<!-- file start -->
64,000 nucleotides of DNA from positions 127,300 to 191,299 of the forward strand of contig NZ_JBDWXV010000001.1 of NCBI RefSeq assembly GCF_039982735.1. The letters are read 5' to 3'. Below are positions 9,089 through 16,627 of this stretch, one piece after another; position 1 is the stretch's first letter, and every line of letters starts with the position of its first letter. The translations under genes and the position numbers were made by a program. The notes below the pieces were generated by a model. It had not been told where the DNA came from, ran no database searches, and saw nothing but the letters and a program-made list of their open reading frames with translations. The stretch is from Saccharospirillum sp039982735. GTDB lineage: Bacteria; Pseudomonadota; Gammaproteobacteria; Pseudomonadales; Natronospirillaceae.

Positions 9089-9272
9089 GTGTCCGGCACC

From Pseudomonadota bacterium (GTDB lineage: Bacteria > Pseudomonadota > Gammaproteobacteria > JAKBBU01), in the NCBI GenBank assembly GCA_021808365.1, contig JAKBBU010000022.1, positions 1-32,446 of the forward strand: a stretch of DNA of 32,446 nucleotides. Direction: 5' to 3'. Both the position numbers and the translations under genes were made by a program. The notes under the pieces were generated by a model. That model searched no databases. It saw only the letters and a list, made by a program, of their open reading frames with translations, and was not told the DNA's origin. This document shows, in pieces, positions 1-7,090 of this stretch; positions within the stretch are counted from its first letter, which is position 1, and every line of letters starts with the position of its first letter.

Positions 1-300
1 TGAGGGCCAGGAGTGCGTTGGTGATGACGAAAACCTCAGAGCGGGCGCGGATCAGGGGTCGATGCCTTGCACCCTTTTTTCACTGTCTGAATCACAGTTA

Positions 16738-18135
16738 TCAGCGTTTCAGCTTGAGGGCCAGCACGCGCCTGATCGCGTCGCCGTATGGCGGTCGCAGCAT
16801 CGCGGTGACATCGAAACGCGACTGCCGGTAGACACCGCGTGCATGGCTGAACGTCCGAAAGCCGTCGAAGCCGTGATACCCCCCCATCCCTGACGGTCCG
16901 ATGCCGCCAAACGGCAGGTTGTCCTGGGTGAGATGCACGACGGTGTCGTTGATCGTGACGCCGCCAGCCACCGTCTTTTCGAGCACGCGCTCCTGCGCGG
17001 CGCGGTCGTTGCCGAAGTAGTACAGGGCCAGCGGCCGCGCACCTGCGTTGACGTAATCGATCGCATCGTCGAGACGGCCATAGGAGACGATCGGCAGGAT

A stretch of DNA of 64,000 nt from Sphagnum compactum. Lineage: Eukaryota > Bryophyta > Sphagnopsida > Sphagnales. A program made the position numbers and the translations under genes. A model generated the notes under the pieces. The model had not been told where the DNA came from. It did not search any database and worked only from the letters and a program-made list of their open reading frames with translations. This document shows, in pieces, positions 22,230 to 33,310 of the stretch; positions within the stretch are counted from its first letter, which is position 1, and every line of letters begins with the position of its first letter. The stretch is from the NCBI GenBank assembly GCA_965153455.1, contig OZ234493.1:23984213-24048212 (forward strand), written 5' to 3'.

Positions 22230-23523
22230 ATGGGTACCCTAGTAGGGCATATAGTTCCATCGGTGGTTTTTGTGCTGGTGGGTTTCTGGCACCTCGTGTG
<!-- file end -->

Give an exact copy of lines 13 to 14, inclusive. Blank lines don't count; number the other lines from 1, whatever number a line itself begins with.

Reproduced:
Positions 22230-23523
22230 ATGGGTACCCTAGTAGGGCATATAGTTCCATCGGTGGTTTTTGTGCTGGTGGGTTTCTGGCACCTCGTGTG